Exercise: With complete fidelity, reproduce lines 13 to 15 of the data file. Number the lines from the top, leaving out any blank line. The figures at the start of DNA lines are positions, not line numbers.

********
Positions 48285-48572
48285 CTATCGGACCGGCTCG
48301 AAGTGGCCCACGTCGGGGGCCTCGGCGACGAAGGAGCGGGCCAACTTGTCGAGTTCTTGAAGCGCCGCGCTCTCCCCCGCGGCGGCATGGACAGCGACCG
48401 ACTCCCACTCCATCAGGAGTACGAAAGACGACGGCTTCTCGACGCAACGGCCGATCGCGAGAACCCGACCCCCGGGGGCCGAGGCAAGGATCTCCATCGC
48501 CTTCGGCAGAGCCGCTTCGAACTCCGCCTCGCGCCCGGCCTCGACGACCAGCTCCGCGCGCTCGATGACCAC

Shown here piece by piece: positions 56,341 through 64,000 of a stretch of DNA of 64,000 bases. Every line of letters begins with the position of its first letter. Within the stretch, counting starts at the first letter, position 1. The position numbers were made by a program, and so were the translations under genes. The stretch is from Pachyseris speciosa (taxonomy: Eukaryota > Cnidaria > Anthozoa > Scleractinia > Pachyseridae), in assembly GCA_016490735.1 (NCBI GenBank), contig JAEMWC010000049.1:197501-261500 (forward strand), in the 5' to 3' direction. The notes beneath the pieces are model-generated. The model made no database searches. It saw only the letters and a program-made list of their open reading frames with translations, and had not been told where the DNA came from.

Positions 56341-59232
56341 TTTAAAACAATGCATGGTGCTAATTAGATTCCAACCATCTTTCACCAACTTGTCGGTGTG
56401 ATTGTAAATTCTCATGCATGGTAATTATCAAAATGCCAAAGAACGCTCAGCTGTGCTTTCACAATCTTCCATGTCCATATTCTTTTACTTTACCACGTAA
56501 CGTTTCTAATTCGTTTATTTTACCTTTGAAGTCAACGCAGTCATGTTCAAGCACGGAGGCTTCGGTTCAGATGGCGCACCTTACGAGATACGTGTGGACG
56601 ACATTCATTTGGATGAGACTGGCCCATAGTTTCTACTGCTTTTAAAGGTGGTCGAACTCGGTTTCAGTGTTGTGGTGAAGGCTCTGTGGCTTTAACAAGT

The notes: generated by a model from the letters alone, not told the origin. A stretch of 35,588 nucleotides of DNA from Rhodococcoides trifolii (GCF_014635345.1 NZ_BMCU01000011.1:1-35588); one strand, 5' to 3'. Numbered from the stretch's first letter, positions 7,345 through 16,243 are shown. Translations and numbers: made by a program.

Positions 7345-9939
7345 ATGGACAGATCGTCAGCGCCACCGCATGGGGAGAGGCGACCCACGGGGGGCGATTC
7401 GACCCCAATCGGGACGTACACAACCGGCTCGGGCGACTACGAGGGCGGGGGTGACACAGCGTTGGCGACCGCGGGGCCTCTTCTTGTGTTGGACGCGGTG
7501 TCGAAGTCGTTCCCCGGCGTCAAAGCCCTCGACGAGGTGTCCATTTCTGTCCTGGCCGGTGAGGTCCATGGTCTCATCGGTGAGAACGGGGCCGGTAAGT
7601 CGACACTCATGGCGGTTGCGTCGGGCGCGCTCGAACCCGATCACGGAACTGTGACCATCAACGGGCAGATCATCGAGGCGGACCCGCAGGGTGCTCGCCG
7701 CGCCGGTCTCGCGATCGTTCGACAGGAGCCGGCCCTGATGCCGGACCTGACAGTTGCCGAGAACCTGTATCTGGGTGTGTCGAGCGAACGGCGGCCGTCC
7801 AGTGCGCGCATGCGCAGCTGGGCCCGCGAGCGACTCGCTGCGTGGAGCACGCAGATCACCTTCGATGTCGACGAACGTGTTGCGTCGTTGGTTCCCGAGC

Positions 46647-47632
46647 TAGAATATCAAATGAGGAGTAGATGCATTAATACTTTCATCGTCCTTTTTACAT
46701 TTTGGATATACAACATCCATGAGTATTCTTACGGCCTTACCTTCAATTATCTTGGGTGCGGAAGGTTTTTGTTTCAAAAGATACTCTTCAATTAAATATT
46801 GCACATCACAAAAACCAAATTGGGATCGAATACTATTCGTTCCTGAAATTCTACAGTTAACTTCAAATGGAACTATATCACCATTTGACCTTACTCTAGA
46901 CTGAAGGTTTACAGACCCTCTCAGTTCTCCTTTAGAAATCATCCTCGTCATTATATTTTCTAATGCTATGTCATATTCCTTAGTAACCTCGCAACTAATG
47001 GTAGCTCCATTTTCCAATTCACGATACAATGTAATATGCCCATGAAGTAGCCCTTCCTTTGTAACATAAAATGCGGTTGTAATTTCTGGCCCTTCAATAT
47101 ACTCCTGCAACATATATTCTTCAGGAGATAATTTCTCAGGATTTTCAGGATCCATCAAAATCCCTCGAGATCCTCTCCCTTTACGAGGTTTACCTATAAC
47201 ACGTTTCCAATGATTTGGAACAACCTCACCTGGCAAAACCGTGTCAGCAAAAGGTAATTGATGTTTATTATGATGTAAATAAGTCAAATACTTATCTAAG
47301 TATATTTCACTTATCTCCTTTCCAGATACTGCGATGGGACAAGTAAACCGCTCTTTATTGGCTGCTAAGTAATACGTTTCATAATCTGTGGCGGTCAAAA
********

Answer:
Positions 7345-9939
7345 ATGGACAGATCGTCAGCGCCACCGCATGGGGAGAGGCGACCCACGGGGGGCGATTC
7401 GACCCCAATCGGGACGTACACAACCGGCTCGGGCGACTACGAGGGCGGGGGTGACACAGCGTTGGCGACCGCGGGGCCTCTTCTTGTGTTGGACGCGGTG